Classical CD Reviews

New classical music releases reviewed in detail by Gavin Dixon

Sunday, 14 August 2011

Berlioz: L'Enfance du Christ, Herreweghe

Hector Berlioz 1803-1869
L'Enfance du Christ trilogie sacrée op. 25
Véronique Gens, Soprano
Paul Agnew, Ténor
Olivier Lallouette, Basse
Laurent Naouri, Baryton
La Chapelle Royale
Collegium Vocale Gent
Orchestre des Champs-Elysées
Philippe Herreweghe, Direction
hmGold HMG501632.33 (2 CDs)
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Why is it that Berlioz works so well on period instruments? A wide range of period instrument approaches to his work is available on disc these days, from the relative austerity of Norrington at one extreme to the lush Romanticism of Herreweghe at the other. I suspect that Berlioz' mastery of orchestration is the answer. The notes fit the instruments so well, especially the grainier sound of 19th century instruments, that interpreters have plenty of room for manoeuvre when it comes to putting their own stamp on the results.
Herreweghe goes for warm, round sounds throughout. His orchestra and choir are relatively large, but this never threatens either the ensemble or the intonation. It is not immediately obvious that this is a period instrument performance, such are the tone colours and the general openness to expression. But the lack of vibrato in the strings and the nasal quality of the horn sound soon gives it away. The woody sound of the bassoons and the focussed trombone sound are also highlights of the orchestral playing. In fact, the period instruments allow Herreweghe to achieve an ideal balance between the pastoral and dramatic elements of the score. He doesn't need as much volume in the louder passages to put the drama across, so everything fits more easily into the small-scale cantata format than it otherwise might.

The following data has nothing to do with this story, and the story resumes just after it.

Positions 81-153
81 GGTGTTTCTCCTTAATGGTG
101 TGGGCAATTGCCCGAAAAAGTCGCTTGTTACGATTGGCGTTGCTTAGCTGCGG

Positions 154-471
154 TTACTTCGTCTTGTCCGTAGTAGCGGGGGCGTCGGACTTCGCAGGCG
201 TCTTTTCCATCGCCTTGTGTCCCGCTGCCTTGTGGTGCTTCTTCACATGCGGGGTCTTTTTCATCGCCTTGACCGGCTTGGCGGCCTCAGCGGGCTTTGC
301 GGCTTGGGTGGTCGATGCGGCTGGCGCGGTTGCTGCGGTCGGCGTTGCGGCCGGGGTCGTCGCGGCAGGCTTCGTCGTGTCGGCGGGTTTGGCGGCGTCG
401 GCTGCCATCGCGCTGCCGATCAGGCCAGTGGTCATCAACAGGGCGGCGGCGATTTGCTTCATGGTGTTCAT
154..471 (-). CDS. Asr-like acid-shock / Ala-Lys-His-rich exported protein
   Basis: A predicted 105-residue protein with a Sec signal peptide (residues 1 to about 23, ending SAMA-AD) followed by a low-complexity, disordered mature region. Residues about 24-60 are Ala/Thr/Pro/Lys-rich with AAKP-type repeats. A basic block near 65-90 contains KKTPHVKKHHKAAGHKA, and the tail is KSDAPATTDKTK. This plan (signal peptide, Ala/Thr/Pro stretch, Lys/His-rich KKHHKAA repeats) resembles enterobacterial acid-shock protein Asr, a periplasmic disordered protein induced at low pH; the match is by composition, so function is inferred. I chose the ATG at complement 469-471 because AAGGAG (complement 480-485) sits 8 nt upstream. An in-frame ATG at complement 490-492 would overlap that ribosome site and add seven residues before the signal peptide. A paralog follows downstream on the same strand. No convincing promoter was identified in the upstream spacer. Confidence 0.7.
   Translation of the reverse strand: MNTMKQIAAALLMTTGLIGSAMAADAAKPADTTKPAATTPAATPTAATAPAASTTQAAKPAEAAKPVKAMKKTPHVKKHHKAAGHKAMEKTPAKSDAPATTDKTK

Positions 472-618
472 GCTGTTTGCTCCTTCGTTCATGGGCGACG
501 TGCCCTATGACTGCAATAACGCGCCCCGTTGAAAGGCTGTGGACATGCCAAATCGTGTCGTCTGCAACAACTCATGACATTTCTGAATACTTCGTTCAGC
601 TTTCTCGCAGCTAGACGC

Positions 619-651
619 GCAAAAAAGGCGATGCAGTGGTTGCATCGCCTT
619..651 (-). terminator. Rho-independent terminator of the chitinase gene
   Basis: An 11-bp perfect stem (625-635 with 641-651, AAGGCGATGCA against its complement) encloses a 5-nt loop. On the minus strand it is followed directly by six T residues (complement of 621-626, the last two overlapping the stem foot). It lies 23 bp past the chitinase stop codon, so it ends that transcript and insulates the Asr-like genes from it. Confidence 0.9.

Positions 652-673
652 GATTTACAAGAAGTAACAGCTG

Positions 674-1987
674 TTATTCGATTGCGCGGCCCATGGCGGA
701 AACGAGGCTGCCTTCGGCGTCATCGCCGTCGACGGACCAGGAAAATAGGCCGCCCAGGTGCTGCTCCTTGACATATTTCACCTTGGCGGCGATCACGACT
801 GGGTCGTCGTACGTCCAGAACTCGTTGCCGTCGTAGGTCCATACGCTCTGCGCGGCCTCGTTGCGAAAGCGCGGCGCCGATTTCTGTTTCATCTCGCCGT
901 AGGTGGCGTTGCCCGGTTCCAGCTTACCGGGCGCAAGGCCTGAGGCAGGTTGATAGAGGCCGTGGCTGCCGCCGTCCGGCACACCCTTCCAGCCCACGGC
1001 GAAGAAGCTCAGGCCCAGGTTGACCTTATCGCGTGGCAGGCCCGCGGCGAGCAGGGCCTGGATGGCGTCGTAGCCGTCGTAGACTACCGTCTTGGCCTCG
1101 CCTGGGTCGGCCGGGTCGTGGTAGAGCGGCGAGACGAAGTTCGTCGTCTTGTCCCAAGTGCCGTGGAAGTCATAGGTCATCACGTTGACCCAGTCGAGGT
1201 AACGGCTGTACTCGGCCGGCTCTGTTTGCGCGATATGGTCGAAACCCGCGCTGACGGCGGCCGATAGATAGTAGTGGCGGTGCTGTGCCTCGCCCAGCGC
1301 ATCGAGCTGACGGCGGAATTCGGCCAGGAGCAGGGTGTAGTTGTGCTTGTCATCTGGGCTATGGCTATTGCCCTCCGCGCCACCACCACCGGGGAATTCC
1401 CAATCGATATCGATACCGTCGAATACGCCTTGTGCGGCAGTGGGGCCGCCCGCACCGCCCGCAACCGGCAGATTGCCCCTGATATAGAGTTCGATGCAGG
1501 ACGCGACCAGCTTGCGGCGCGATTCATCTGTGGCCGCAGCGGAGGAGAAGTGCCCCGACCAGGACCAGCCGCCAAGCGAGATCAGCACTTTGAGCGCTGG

The singing too is intimate and approachable throughout. The lion's share goes to Paul Agnew, who does a brilliant job as the reciter. The clarity of his diction is ideal, and his French pronunciation is so idiomatic that you wouldn't believe he is the only soloist in the lineup who is not a native French speaker. The choir are also on top form, and despite the large size of the vocal ensemble, all their choruses and carols have an endearing sense of immediacy.
The quality of the recorded sound is a significant factor here. The recording was made live at a concert in the Stravinski Auditorium in Montreux in 1997. Presumably the choir was at the back of the orchestra, but the placement of the microphones is ideal for them and for the rest of the ensemble. Again, the proficiency of the orchestration is an important help in the clarity and coherency of the sound, but the quality of the engineering must be just as important in achieving the result.
The release is a reissue on Harmonia Mundi's hmGold label. As ever, HM strive for the highest production standards, even for the re-release market. So the packaging is handsomely furnished with some elegant illustrations, a full list of performers and a libretto in French, English and German. I don't think they have had to change very much from the packaging of the original 1997 release, yet the result feels impressively contemporary.
Just one grumble about this and other recent volumes of the hmGold reissue series – it is difficult to tell from the packaging that it even is a re-release. The word "Gold" is the give-away, but finding any other information takes some detective work. The date and location of the recording are only given on the back cover of the liner and only in French, and there is no information at all about the original release. Obviously, there are important sales motivations behind this conceit, but it is not necessary. The recording is excellent, and at this price is undoubtedly a bargain. The fact it is 14 years old and has been released before shouldn't put anybody off.
Gavin Dixon

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